Two teenagers who were already in jail on unrelated charges were formally booked and charged with second-degree murder while armed for their role in the death of a 16-year-old near Noma-Gallaudet station earlier in May.
WASHINGTON — The fatal stabbing of a D.C. honor student began with a classroom argument between the victim’s friend and another student, who reportedly promised to “get her hood boys” involved, according to court documents filed Tuesday.
Kurt Hewitt, an 18-year-old from Southeast D.C., and his 16-year-old cousin, Demonte Hewitt of Northeast D.C., have been charged with second-degree murder while armed for their role in the death of Perry, a student at KIPP DC College Preperatory high school.
Both suspects were already in jail on unrelated burglary and kidnapping charges when they were booked for the charges related to Perry’s death, Chief Peter Newsham said at a news conference on Wednesday.
Documents filed in D.C. Superior Court recount a quarrel during a first-period class at KIPP between Perry’s friend, identified as “V-1” and a female student, identified as “S-1,” on May 1. This argument was animated enough, authorities say, that the pair had to be separated.
One witness told detectives of hearing the girl say “she was going to get her hood boys and bring them up to school to fight,” the documents said.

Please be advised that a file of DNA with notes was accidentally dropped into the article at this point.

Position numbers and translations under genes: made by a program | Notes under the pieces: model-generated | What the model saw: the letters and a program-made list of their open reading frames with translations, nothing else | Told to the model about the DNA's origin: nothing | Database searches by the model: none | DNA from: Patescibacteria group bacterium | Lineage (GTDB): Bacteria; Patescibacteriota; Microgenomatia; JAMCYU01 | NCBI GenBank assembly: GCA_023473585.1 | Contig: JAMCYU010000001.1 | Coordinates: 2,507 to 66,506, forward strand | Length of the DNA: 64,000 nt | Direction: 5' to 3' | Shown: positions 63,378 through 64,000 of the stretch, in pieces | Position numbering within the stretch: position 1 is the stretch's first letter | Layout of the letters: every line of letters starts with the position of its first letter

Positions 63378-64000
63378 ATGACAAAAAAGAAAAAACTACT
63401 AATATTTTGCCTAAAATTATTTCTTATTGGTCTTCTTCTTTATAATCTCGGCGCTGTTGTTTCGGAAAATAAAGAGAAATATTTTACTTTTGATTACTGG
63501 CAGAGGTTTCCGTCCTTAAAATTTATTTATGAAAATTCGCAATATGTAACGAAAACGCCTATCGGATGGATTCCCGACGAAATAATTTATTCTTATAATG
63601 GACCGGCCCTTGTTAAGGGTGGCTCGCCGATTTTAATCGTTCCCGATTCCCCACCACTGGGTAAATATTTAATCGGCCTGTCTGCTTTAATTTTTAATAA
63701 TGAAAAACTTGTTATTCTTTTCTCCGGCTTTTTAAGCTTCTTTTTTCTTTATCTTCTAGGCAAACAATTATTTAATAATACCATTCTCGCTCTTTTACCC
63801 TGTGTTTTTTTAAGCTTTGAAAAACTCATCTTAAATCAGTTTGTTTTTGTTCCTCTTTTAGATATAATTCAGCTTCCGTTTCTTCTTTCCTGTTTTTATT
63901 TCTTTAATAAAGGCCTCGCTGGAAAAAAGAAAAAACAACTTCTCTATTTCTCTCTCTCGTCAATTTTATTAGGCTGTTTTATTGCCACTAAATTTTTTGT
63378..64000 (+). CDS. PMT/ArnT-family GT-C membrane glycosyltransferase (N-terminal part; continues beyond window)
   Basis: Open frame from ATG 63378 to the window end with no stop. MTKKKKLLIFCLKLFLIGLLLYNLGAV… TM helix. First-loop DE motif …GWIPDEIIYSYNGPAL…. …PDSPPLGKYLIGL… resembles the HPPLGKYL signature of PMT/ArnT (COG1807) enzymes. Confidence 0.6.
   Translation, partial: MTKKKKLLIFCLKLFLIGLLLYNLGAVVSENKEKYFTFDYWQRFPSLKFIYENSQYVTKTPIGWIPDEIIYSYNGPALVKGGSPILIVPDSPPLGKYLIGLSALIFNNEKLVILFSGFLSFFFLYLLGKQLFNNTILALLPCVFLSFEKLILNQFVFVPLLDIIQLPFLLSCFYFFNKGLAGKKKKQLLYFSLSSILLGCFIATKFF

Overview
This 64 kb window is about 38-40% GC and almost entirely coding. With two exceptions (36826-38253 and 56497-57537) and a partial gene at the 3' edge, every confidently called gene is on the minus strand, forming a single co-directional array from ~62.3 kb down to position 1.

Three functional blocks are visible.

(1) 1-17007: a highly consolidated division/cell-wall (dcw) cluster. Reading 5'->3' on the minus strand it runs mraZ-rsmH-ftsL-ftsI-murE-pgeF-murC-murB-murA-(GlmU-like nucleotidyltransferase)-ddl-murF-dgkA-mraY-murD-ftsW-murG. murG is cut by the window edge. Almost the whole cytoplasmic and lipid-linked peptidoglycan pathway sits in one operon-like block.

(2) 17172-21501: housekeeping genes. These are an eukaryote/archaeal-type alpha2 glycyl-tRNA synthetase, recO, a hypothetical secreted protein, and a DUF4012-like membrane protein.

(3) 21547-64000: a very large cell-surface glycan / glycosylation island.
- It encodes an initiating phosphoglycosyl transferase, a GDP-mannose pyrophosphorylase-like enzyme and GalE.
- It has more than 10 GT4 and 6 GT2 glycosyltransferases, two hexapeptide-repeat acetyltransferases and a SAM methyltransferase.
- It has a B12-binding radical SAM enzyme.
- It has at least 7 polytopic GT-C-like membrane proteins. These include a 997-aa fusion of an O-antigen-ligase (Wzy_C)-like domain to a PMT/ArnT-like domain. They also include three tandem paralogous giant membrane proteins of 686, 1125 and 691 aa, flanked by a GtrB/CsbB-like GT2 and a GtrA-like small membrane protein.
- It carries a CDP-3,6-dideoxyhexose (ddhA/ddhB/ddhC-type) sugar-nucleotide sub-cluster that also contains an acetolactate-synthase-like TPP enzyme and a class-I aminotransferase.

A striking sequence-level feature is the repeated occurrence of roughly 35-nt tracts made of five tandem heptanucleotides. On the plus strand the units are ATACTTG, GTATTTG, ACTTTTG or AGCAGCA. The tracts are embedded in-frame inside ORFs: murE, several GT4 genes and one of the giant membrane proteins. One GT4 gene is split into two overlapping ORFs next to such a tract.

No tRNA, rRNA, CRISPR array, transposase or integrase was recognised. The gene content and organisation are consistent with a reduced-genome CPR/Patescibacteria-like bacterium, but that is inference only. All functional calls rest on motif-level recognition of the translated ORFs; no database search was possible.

That girl and four males, authorities said, confronted “V-1” and his friends — including Perry — near the Metro station, and the fight ensued. The victim was stabbed multiple times, including in the chest.
The investigation is ongoing, said Newsham, who did not rule out the possibility of more arrests.
“In this particular case — and this is really troubling — I think there is a lot of fear,” Newsham said. “There were a lot of young people out there, they observed a very violent act where they lost one of their friends, and they are very fearful of retaliation that might occur.”
According to documents, posts on Demonte Hewitt’s purported Instagram account appear to warn any potential witnesses from cooperating. One post included the hashtag “#DontTellOnMe.”
Perry’s father also had said he was worried that students at KIPP are afraid something could happen to them as well, Newsham said.
“We hope these arrests will alleviate some of the fears of our young people who are just attending school,” Newsham said.
The fact the two suspects were already in jail might have helped alleviate some of those fears. Newsham told reporters he thought it was “safe to say” someone came forward with information after the initial arrests were made.
“We’ve had circumstances like this in the past. Eventually, people come forward with information,” he said. “So, I say all that to say we’re going to urge people who may have seen something to continue to let us know, because this investigation is ongoing.”